Lorri and I were thrilled to see The Ghost Walks open just a few blocks from our new Bay Village office and even more thrilled to see alums of three of our favorite places in charge: General Manager Peter Szigeti (Committee), Beverage Director Moe Isaza (Baldwin Bar) and Chef Aaron Lhamon (Wink and Nod).
Located in the Theater District (below Bijou), The Ghost Walks has a dark, clubby interior but seems determined to keep a fun, almost hipster-cheesy vibe. The beverage program is ambitious and committed to pushing FAR past the bounds of a typical cocktail lounge.
The already notorious champagne vending machine serves up Moet splits (you have to buy a token, so no worries about teenyboppers running in and out with deadly booze).
The cocktail menu is all originals. Being a anti-vodka snob, I wasn’t thrilled to see so many vodka cocktails: vodka has little to no taste, so vodka cocktails are essentially adding alcohol to other ingredients which tends to result in cocktails that are overly fruity or sweet or mixer forward … or all of the above.
The rest of the menu was definitely interesting, and like the slave to sherry that I am, I opted for the Box Office, featuring Pedro Ximenez, the sweetest and richest type of sherry (and whose casks are commonly used to age Scotch in). I also saw popcorn and assumed some crazy kind of popcorn infusion or fat washing was going on.
I then got served what I thought was a side of popcorn, and started munching away.
After awhile I was wondering where my drink was, like an oblivious fool. Lorri (like you, I’m sure) pointed out that popcorn is not typically served with a straw and sure enough, my drink was buried underneath all of those kernels. The Box Office was a successful reproduction of the movie going experience and was probably the most tiki-ish non-tiki drink I’ve had in its approach: boozy, buttery, and fruity (and probably one too many flavors).
For my second, I went for one of their “Press” highballs, since I’d never seen one of those before. We’ve never been a fan of highballs (even the exalted Japanese highballs at Bar Goto in NYC still struck me as a slight waste of a good whiskey), and I can’t say that the Paloma changed my mind. The Paloma featured grapefruit soda, agave syrup, lime, salt and Avion Blanco tequila (upgradeable to Don Julio Reposado, but really WHY WOULD YOU DO THAT TO A GOOD TEQUILA?) and was a faithful approximation of a real Paloma, just probably with more soda than you’d normally get.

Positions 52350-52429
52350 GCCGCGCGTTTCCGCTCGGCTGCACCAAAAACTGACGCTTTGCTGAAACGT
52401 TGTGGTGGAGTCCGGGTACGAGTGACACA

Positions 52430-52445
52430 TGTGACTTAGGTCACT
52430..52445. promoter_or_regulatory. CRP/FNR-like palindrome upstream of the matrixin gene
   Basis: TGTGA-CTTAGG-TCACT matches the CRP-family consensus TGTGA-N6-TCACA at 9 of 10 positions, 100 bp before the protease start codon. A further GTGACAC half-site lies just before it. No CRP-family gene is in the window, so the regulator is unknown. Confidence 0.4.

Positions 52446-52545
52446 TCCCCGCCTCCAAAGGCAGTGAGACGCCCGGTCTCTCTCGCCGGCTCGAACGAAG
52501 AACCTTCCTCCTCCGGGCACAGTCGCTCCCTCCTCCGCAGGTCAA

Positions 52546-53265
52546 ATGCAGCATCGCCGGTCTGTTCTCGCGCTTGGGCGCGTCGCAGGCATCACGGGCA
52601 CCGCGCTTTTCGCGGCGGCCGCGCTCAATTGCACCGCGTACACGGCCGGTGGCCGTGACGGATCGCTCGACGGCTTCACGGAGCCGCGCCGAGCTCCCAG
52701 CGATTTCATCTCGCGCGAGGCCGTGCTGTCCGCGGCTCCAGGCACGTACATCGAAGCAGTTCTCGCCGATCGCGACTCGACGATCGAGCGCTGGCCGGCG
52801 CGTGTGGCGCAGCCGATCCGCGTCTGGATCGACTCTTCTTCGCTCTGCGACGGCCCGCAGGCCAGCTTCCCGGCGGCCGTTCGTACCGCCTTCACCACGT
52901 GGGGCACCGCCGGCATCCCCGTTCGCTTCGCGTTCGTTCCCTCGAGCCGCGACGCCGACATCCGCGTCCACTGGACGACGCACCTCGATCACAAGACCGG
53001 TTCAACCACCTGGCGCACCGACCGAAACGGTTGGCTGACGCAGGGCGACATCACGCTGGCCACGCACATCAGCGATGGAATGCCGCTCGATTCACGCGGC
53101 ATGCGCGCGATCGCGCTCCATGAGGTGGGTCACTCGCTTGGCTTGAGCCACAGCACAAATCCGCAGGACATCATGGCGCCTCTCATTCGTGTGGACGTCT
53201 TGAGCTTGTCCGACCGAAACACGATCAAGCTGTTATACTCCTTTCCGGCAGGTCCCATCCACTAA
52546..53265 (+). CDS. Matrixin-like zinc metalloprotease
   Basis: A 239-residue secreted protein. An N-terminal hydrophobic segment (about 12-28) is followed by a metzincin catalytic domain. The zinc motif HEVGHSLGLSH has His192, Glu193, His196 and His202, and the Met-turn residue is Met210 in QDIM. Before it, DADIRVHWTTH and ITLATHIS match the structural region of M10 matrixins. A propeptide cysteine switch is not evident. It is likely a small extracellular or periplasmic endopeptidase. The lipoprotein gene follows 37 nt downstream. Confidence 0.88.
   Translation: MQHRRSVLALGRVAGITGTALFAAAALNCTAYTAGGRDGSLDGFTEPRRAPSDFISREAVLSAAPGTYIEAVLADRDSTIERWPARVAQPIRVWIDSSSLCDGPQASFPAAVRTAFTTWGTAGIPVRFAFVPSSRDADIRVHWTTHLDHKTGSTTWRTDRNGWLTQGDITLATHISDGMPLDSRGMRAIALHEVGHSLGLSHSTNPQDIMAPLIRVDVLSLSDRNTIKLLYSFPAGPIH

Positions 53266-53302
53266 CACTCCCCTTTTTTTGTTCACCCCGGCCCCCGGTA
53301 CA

It’s an easy drinking beverage so I can see it being a hit with many folks (except for those who want a true bartender-created cocktail, like we always do).
The assembly of the pressed highballs is undeniably cool (although the many steps are bound to drive the bartenders batty when they’re in the weeds). The press widens the opening to the soda can wide enough to stick a full nip bottle of booze in it.
Here’s a video that demonstrates the procedure:
And here’s the final result:
And here’s a closeup of the enlarged hole:
Always tending towards the spicy. Lorri ordered the ghost-pepper flavored Firecracker – it’s gin and cognac based but the mango, pineapple and lime made it too fruity for her taste – I actually liked it better than my Box Office.
She then asked the bartender for a rum old-fashioned with Plantation OFTD rum, a fantastic VERY overproof dark rum collaboration by eight titans of rum that’s rumored to really stand for “Oh Fuck That’s Delicious”. The bartender challenged her to trust him with his spin, which involved Giffard’s Banane Bresil, a remarkable banana-infused liquor that somehow isn’t overpoweringly banana or sickeningly sweet. It was spectacular and original, the all-too-rare case where the additional ingredient pulled something special out of the base spirit. We ran out and got a bottle shortly afterward!
All in all, it was great to see that within all of the fun gimmicks and adventuresome originality of The Ghost Walks, it’s still capable of delivering the inspiration of a talented bartender.